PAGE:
During the first few days of the World Series of Poker Main Event I have made it a habit to quickly peruse the remaining chip stacks when the tournament gets down to somewhere between 1,000 and 200 players looking for big name pros. In past years I would have to look pretty hard for these names, but more recently the number of professionals making deep WSOP runs is on the ascent.
With 200 or so players remaining, I was shocked to see the 2016 WSOP was still chock full of “name” poker players. With just 27 players remaining there are still an inordinate number of recognizable names in the hunt. Tom Marchese, Jared Bleznick, Cliff Josephy, James Obst, Griffin Benger, and Antoine Saout to name the most recognizable names.
Quite frankly, this is not a good development.
With scant exceptions, the WSOP Main Event has produced relatively anonymous final tables during the modern internet era of poker. The chances of having more than one previous bracelet winner, or repeat November Niner was slim. This gave amateurs thinking about paying $10,000 to play in poker’s grandest tournament some hope that it could be them, sitting at the final table and playing for millions of dollars.
But recent structural changes, designed to make stacks deeper, and play more skillful, may be dashing that dream. The implications of this won’t be seen for a few years, but if the slower, more skillful structure does turn off more recreational players it could be bad news for the Main Event, as attendance has been relatively static for a decade.
As you can see above, the attendance for the WSOP Main Event has been quite consistent over the past 10 years,, with an average of 6,670 entrants.
Over the same time period, attendance has ranged between 6,352 and 7,319 – a difference of 13 percent. Furthermore, if we remove the best and worst attended Main Events during that time period attendance ranges between 6,358 and 6,844 – a difference of only seven percent.
You can draw several positive conclusions from this data, but if we go back one additional year a different storyline emerges.
The average attendance over the past 10 years (6,670 players) is a marked decrease from the WSOP Main Event’s high water mark, set in 2006. The 2006 Main Event saw a record 8,773 players pony-up the $10,000 entry fee; 24 percent more than the average of the 10 subsequent years.
Furthermore, the WSOP Main Event saw attendance grow in 30 of the 31 years between 1971 and 2002. You can’t find a 10 year period where attendance hasn’t grown by close to 100 percent – and in most cases 10-year growth has been exponential.
The new trend is one of static numbers and up and down years, which might signal the WSOP has hit a ceiling well below its high water mark of 2006 – with current conditions, such as the current status of online poker being the main culprit.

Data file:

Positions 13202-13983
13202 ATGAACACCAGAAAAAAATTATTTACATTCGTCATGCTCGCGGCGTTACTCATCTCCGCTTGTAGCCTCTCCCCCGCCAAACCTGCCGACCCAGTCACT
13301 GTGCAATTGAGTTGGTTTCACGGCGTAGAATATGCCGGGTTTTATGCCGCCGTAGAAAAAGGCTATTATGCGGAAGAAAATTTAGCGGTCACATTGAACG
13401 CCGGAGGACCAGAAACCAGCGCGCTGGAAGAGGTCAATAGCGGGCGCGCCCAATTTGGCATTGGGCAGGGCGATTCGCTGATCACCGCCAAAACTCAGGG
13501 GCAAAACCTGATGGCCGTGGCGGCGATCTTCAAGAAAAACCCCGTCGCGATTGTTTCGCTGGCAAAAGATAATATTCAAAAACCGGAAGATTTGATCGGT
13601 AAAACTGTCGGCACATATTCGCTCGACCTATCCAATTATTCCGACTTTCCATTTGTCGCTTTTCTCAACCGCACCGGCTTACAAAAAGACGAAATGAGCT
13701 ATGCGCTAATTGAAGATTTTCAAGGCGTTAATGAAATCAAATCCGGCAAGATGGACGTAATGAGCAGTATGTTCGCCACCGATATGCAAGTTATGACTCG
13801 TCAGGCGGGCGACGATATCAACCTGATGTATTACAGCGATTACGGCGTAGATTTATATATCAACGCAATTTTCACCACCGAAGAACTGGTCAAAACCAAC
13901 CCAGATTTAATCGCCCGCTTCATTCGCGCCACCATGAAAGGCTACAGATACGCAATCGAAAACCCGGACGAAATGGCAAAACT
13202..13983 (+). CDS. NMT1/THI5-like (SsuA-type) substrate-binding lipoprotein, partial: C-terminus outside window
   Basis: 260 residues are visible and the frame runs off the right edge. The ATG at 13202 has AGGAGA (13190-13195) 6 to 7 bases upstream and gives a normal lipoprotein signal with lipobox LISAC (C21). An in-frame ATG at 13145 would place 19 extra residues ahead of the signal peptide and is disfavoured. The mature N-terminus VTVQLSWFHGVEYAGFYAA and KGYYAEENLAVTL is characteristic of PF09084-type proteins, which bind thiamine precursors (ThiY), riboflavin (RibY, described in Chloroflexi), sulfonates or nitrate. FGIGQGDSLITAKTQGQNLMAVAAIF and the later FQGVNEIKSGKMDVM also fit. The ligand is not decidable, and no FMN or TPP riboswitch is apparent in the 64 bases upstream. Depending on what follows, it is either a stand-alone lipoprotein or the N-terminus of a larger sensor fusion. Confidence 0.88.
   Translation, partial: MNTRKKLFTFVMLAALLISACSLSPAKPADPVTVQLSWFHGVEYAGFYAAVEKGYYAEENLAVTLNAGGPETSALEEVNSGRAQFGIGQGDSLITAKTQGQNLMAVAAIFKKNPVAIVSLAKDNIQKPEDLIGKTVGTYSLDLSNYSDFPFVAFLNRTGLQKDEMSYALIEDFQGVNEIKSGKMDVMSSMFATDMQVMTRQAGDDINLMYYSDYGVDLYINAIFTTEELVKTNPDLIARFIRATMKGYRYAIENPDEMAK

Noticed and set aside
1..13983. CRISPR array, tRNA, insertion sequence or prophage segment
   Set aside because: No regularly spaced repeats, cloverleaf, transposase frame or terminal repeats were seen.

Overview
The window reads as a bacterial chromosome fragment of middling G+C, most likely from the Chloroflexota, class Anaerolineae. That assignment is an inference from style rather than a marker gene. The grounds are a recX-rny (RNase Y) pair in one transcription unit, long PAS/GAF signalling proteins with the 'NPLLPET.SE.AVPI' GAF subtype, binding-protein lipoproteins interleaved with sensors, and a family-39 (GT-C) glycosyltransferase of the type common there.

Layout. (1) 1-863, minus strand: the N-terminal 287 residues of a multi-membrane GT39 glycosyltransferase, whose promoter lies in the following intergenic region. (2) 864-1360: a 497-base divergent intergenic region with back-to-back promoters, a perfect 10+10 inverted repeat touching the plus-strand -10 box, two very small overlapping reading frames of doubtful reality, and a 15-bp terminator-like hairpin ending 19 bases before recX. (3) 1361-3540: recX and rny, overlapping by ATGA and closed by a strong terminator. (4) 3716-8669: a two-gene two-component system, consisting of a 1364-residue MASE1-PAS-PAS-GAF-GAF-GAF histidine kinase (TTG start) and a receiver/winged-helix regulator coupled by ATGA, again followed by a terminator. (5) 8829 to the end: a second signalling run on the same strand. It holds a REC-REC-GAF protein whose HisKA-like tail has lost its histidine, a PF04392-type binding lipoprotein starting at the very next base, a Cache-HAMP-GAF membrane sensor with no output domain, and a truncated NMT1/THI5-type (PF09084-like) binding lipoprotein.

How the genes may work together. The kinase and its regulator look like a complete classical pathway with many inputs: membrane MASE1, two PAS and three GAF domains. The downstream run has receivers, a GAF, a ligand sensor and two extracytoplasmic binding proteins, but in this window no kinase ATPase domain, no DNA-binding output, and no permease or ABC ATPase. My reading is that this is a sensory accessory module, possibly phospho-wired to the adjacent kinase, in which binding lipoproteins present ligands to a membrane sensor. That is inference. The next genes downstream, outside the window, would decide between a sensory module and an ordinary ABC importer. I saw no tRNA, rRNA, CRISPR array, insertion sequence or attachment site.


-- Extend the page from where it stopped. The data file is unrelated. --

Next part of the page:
The consistency in attendance seems to indicate that the WSOP has a core group of players, and a somewhat static but rotating number of qualifiers, both live and online, and recreational players.
There are still players who are playing to just to play (see tweets below), but this group isn’t growing, and could in fact be shrinking if we assume more players are qualifying online since 2014 – WSOP.com launched in Nevada and New Jersey following the 2013 WSOP.
— Danielle Andersen (@dmoongirl) July 11, 2016
— Danielle Andersen (@dmoongirl) July 11, 2016
These stories, which would barely cause us to bat an eye back in 2006, are few and far between these days.
Part of the problem is the way poker is sold in 2016.
In 2004 everyone with a modicum of poker knowledge thought they could catch some hands and make a couple big bluffs and win the WSOP Main Event like Chris Moneymaker did. In 2016 poker is marketed differently; now we’re told you need to really work on your game to have a shot of winning, and the new slower structure makes this theory a reality.
If the final table of the Main Event starts looking like the final tables of Super High Roller tournaments, the WSOP will likely have a major problem on its hands.
In my opinion, the WSOP is at least one, and probably two days too long, particularly in the early stages.
I realize this way of thinking is probably anathema to professional players, but consider for a moment that to cash in the WSOP Main Event (something that occurred on Day 3 this year) a person has to be available for a minimum of four days if they play Day 1c, and as many six if they play Day 1a.
To make the final table, an amateur player (likely not accustomed to playing poker 12+ hours per day for a week straight) will have to be in Las Vegas for as many as 10 days, and play grueling poker sessions on most of those days – likely against top players in the latter stages of the tournament.
This is not only a logistical nightmare for your typical 9-5 poker enthusiast (pretty much their vacation for the year), but as we’ve learned from Super High Roller events, people of means who might want to play find quicker structures far more appealing.
Considering the logistics and coordination of playing in the Main Event, and the extreme emphasis on skill, is it really any wonder amateur players are no longer clamoring to play in the WSOP?
Effectively, this is killing the Moneymaker storyline that anyone can win the Main Event.
The key, in my opinion, is getting to the money as quickly as possible, something I discussed at length in a previous column you can read here.
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